Thursday, 21 April 2011

Salome, Komische Oper, 15 April 2011

Komische Oper, Berlin

Salome – Morenike Fadayomi
Herodias – Christiane Oertel
Page to Herodias – Karolina Gumos
Herod – Andreas Conrad
Narraboth – Thomas Ebenstein
Jokanaan – Egils Silins
First Nazarene – Jan Martinik
Second Nazarene – Raphael Bütow
First Soldier – Hans-Peter Scheidegger
Second Soldier – Adam Cioffari
First Jew – Christoph Schröter
Second Jew – Peter Renz
Third Jew – Matthias Siddhartha Otto
Fourth Jew – Thomas Ebenstein
Fifth Jew – Marko Spehar
A Cappadocian – Ipca Ramanovic
A Slave – Sven Goiny

Thilo Reinhardt (director)
Paul Zoller (set designs)
Katharina Gault (costumes)
Ingo Gerlach (dramaturgy)
Franck Evin (lighting)

Orchestra of the Komische Oper, Berlin
Alexander Vedernikov (conductor)

Confusion reigned in the ‘Dance of the Seven Veils’, the idea apparently being to substitute Herod’s weird and wonderful fantasies, though can anyone actually think of quite so many things during that time? John the Baptist and, I think, Jesus competed for attention, perhaps leaders of rival cults. Was one a false prophet or both? Who was who? And with whom would Salome throw in her lot? The cars and phalluses were too silly to be offensive, though one could imagine some finding it all blasphemous. A veiled woman suggested something more daring, but she did nothing more than stand there; clearly Christian sensibilities are fairer game than certain others. So far, so fantastical; perhaps it was revealing to some. However, confusion reigned throughout Thilo Reinhardt’s production, suggesting that the former chaos might have been more by default than a product of intention. Salome was reduced to cartoon status, replete with captions, and not only in terms of Paul Zoller’s garish designs. There seemed on one level to be plenty of ideas, or at least thoughts, but they never cohered into any particular idea, let alone Konzept; nor even did there appear to be any effort made to make them cohere.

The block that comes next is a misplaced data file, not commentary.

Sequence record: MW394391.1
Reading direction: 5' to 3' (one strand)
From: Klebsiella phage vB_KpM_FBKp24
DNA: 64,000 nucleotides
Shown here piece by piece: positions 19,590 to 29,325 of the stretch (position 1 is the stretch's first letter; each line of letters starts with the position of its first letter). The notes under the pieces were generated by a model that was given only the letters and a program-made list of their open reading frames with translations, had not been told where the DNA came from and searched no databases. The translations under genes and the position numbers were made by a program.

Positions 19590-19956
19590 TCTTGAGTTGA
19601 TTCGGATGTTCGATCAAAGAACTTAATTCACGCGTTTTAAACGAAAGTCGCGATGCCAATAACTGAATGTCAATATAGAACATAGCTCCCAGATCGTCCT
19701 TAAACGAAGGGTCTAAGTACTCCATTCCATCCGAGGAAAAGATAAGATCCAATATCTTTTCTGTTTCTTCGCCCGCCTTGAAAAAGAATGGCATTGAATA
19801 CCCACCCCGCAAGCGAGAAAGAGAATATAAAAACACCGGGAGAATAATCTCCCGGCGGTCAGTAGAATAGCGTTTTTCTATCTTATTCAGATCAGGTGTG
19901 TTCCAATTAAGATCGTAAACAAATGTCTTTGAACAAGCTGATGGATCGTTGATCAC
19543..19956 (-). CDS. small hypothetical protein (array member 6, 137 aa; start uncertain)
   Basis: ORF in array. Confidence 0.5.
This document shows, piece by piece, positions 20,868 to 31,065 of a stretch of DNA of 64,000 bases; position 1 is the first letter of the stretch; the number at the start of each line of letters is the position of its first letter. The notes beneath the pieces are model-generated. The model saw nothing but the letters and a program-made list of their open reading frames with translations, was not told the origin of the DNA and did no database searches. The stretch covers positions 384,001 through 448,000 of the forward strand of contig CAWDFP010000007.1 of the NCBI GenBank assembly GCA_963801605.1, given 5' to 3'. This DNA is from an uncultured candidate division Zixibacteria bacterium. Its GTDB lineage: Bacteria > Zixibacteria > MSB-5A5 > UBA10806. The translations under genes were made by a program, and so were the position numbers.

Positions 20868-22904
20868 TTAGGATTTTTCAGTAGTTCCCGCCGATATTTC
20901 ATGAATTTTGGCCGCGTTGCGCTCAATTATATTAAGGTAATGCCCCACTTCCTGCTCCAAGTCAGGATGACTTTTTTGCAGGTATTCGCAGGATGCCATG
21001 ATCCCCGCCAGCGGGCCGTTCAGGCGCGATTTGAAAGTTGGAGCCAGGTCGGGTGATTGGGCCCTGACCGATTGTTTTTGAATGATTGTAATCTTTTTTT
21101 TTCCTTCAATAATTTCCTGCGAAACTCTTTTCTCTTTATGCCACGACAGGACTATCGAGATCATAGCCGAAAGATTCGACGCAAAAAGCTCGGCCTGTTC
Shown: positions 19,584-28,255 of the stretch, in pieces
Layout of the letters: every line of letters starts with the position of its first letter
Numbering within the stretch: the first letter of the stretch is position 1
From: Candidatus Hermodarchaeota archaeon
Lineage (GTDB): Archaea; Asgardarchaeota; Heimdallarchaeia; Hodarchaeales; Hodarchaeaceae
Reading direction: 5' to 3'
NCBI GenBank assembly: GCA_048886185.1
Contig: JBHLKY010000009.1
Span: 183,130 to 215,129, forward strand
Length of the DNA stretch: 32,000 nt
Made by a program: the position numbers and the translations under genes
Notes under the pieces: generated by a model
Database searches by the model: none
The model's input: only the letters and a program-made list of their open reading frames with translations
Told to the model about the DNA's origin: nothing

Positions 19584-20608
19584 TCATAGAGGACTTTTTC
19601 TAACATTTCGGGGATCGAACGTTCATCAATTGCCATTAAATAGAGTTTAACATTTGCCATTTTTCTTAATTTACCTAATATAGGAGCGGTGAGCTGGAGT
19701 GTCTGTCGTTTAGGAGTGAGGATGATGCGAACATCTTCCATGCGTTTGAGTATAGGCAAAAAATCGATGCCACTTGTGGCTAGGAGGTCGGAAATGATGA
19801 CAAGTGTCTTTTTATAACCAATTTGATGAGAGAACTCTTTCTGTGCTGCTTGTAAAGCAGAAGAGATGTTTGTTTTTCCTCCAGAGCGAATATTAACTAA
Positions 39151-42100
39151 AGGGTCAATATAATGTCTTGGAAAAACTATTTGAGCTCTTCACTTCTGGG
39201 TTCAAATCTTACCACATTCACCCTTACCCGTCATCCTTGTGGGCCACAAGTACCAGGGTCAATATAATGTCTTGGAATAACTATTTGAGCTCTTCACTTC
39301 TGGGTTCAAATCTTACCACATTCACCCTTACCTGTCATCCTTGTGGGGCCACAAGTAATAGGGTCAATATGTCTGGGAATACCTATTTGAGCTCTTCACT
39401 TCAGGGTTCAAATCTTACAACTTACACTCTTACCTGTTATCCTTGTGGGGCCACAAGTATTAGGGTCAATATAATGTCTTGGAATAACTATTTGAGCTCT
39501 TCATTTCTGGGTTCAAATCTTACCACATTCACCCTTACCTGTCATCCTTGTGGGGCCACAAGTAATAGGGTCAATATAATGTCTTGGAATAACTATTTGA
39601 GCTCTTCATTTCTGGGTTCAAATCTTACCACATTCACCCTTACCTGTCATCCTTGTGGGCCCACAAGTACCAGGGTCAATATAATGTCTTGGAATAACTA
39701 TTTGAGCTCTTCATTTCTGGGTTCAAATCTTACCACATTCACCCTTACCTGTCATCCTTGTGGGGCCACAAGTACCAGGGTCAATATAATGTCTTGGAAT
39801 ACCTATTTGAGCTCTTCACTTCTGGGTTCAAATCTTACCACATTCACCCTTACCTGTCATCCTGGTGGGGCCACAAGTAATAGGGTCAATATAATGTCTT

Reading the beginning of the synopsis, one senses a definite idea: ‘An emergency meeting in Herod’s palace. The future of the fundamentalist prisoner Jochanaan (John), “The Baptist”, doesn’t just involve the circle at Herod’s palace, consisting of Romans, Jews and the followers of the new Nazarene religion, but also the populace of the multiracial state.’ Whatever one thinks of that, and one-sided though it might be, it is not inherently absurd. However, it was difficult to detect much of such a view in the production, not least on account of a great deal of irrelevant flailing around. There appeared to be a point being made – fragility of political and/or religious conviction? – by Jews and Nazarenes changing allegiance, but the upshot was greater confusion. It seemed, whether this were actually the case or no, as though the singers had mostly been left to their own devices. Salome at times seemed to have become some sort of freedom fighter, sporting a revolutionary beret and rifle, yet that aspect came and went. Strauss’s – or Wilde’s – æstheticism did not seem to register – and that is surely what lies at the heart of this work. Camp it up by all means, if you must, but it all seems a bit pointless without a heightened, most likely suffocatingly excessive, sense of the æsthetic. Salome is no more interested in politics than Strauss is, perhaps even less so: she certainly has no interest in the offer of half of Herod’s kingdom. That is not necessarily a bar to a political Salome, but one needs more of a sense of what is at stake.

Morenike Fadayomi’s performance in the title role was spirited. It sometimes veered more towards the acted than the perfectly sung, but she had stage presence and used it. Egils Silins was an impressive Jokanaan, not merely blustering, a more credible object of Salome’s lust than often one finds. Andreas Conrad’s relished the inevitable high – or is it low? – camp of the role, whilst Christiane Oertel made a suitably nasty (and horribly dressed) Herodias. Quite why she acted as Jokanaan’s executioner, though, was unclear. Thomas Ebenstein, whom I have admired in previous performances at the Komische Oper, was a sweet toned, imploring Narraboth, though his musicianship was undermined by the initial boorish stage acts Reinhardt’s direction imposed upon him. For sadly, if the director had taken relatively little notice of the words, the music seemed to have passed him by entirely. Alexander Vedernikov’s conducting had its moments, especially when dance rhythms came to the fore, though it lacked as yet a longer sense of line. (This is, it must be said, a difficult score indeed, and not everyone, alas, possesses Karajan’s surety of command.) Nevertheless, the contrast between Strauss’s astonishing craftsmanship and the stage direction was glaring.

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